After that, it was off to the oldest college in the USA, Harvard, where he graduated magna cum laude with a degree in history in 1936. In those days, Harvard was not a hospitable place for Italian-Americans, Irish-Americans, or Jews; forget about Latinos, Asian-Americans, Native Americans, or African-Americans! It was the bastion of WASPs - White (or Wealthy) Anglo-Saxon Protestants.
He loved playing hockey - he was a right winger - but didn't play for Harvard after his freshman year. He told me that the rich kids on the team would rent one of the indoor arenas for practices that were restricted to themselves and their friends. So while he worked, they practiced and his skills fell behind. When he told me this, there was nary a trace of bitterness in his voice. That's just the way it was.
But his true sports love was baseball. He played shortstop and pitched on the Harvard team till he graduated in 1936. Here is the team ball signed by all the players on the 1936 team, with the cherished inscription: Harvard - 3, Yale - 0.
He married 'Southern belle' (North Carolina)Ruth Ellen Emerson in 1943 and they had three children. They first lived in Manhattan, then moved out to Queens, and finally, headed to the Long Island suburbs in December 1951, where they remained until 1978, retiring to Mooresville, North Carolina.
He started teaching in the New York City school system in 1938, a career that spanned 36 years, 26 of which were spent at Brooklyn's Erasmus Hall High School, the nation's second-oldest high school. He taught history and political science. He recalls EHHS students Barbra Streisand, chess champion Bobby Fischer, Neil Diamond, Billy Cunningham, and Lainie Kazan. Don't ask him about the first two. In those days, EHHS was one of the nation's best. Its top students won scholarships to the USA's finest universities. Even the top Jewish students, who for years could not get into the Ivy League schools, routinely made Princeton, Yale, and Harvard starting in the mid-1950s; African-Americans (few in number at EHHS in those days) and others soon followed. As I grew up, I remember many visits from former students who would drop by to thank him for all he had done. They told me what a remarkable teacher and man he was and how much he had helped them.
He left EHHS in 1964 to help open Canarsie High School in Brooklyn. He was the Assistant Principal, a position that earned him more money but meant no more teaching. That was a tough call for him.
His time at CHS was difficult - an unreasonable boss and trouble from the start. In those days, the races and ethnicities mixed far worse than they do today. On some days scores of NYPD officers patrolled the halls and grounds. When a chair whizzed by his ear during a cafeteria free-for-all, he knew it was time to retire. That was 1974. This photo was taken a few years before he left CHS.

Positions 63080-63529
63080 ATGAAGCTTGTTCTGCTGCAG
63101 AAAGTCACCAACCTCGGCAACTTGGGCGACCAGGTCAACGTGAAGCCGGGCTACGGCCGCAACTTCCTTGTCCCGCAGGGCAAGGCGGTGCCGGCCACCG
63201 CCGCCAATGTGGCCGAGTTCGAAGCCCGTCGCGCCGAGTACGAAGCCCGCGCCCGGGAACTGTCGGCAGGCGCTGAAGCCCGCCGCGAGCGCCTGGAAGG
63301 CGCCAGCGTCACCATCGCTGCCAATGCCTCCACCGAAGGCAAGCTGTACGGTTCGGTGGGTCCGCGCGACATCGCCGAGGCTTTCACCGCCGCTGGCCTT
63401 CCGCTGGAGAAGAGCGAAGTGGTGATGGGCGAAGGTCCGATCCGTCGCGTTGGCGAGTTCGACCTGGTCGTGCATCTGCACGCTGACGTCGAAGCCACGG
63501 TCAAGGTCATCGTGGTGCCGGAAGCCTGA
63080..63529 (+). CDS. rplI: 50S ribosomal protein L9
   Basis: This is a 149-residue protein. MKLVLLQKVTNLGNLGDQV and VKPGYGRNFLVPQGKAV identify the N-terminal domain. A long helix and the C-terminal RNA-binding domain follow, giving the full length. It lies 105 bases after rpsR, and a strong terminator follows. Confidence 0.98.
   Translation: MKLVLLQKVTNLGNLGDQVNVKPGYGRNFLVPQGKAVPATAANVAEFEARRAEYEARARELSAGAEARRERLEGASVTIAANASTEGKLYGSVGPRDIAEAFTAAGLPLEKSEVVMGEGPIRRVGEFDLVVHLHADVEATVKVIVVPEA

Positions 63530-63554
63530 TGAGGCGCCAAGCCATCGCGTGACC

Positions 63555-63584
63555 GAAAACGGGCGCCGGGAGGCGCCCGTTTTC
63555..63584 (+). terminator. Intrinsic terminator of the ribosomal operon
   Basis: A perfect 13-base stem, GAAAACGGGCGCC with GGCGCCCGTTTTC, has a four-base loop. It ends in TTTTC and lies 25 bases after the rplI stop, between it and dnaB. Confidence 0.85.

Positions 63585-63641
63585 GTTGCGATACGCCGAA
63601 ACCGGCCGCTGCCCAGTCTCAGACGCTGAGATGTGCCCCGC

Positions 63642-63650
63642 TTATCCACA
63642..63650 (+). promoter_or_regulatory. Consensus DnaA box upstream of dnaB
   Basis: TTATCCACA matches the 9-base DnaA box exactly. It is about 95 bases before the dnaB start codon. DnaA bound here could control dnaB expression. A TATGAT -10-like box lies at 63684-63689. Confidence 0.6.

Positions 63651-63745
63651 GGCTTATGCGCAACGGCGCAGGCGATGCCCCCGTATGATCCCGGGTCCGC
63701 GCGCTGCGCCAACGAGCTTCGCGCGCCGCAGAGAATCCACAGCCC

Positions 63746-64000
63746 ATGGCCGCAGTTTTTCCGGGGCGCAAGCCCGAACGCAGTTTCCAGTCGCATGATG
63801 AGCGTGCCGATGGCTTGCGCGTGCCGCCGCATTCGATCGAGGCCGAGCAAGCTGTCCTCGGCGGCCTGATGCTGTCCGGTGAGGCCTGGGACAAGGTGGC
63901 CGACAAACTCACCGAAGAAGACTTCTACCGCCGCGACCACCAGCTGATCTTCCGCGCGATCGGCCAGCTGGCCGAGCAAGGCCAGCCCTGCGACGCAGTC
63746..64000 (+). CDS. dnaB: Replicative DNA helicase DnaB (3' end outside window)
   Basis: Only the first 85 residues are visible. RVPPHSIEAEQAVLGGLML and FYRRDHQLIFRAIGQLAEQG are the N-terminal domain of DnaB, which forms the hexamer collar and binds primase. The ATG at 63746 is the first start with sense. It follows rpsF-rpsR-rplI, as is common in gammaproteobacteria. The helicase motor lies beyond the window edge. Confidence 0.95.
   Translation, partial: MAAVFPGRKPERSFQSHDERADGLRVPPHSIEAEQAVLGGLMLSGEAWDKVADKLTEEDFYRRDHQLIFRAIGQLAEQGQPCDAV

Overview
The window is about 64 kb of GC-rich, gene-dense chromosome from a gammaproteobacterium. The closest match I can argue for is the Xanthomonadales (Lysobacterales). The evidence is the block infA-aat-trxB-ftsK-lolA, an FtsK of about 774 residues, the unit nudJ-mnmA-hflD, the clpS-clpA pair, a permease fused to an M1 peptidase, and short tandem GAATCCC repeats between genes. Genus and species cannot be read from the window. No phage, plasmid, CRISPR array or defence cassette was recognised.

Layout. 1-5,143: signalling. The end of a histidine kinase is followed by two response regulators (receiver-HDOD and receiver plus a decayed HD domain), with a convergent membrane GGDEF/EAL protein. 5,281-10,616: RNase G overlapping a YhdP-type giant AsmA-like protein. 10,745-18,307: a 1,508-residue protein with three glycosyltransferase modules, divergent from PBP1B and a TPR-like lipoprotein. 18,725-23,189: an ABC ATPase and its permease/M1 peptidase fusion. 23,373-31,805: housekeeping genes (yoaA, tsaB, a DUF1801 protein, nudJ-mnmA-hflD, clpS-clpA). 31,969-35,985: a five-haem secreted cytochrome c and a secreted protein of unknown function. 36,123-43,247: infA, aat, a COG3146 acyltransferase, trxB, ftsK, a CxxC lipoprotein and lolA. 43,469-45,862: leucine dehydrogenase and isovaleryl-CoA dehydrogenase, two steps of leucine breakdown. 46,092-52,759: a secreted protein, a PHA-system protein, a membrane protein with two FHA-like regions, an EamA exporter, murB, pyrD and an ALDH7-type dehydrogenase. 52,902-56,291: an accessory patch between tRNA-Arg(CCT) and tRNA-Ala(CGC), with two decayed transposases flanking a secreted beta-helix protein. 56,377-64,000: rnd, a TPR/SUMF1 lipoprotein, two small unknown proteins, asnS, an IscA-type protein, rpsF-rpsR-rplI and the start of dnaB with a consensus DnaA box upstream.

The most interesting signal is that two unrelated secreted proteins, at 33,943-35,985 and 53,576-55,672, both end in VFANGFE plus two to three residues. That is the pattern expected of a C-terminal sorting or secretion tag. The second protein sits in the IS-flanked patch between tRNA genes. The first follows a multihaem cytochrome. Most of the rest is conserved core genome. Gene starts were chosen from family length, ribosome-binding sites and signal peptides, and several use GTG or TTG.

My father was an inveterate and prolific letter-writer. He would write letters to all kinds of people: political leaders, heads of state, CEOs, editors, sports figures, et al. At the time of his death he was working on a book titled, One Small Voice, a collection of his letters. His favorite target was Tom Yawkey, then the owner of his beloved but then-incompetent Boston Red Sox. He would instruct Yawkey on whom to trade, whom to release, etc. It was a futile exercise, of course, but he enjoyed it. One of my big regrets in life was seeing him die in 1984, before the Red Sox won the World Series in 2004, 2007, and 2013. But at least he did not witness the 1986 debacle. That surely would have killed him. My father's devotion to the Sox and their history still have an impression on me: although I am a Yankees fan, there is a soft spot in my heart for the Red Sox.
I often wonder how the Internet would have appeared to him. Given his love for writing and commentary, would he have become a blogger? Somehow I doubt it. He was committed to letters.
He was a student of history, languages (five), politics, sports, chess, and more. He was small in stature and an unlikely athlete. Baseball, hockey, golf, bowling, and tennis were his games. He was a Democrat who was not overly fond of John F. Kennedy and the Kennedy clan. He remembered too much from his early days in Boston and also never forgave patriarch Joe for being an early Hitler supporter. But he voted for JFK over Richard Nixon in 1960; that was a no-brainer.
My late younger sister Ann and he would have some epic confrontations; they were too much alike. One of his unbreakable rules was, 'Never drive the car into Manhattan.' I recall an incident where Ann was to drive his precious Mustang into Queens to catch the subway into Manhattan. Well, she sort of forgot about the rule, and drove into the city. Next morning as he got up to go to work, he saw a note from Ann that said, 'Sorry - it was the g-d [god-damned] bus!' He did not understand the note till he went out for his morning drive into Brooklyn. That's when he noticed a huge crease running the length of the driver's side of the Mustang. Seems that Ann had had an encounter with a city bus. She left the note and was spending the day at the beach. Lucky for that, too - she had been partying with friends in Manhattan and was in no shape to face my father.
I loved listening to him discuss history, especially American history. He actually 'rescued' my interest in history, because my high-school history teachers were pretty pathetic. They often emphasized rote memorization with little dicussion of what the events meant. That's where my father came in. He provided the big picture.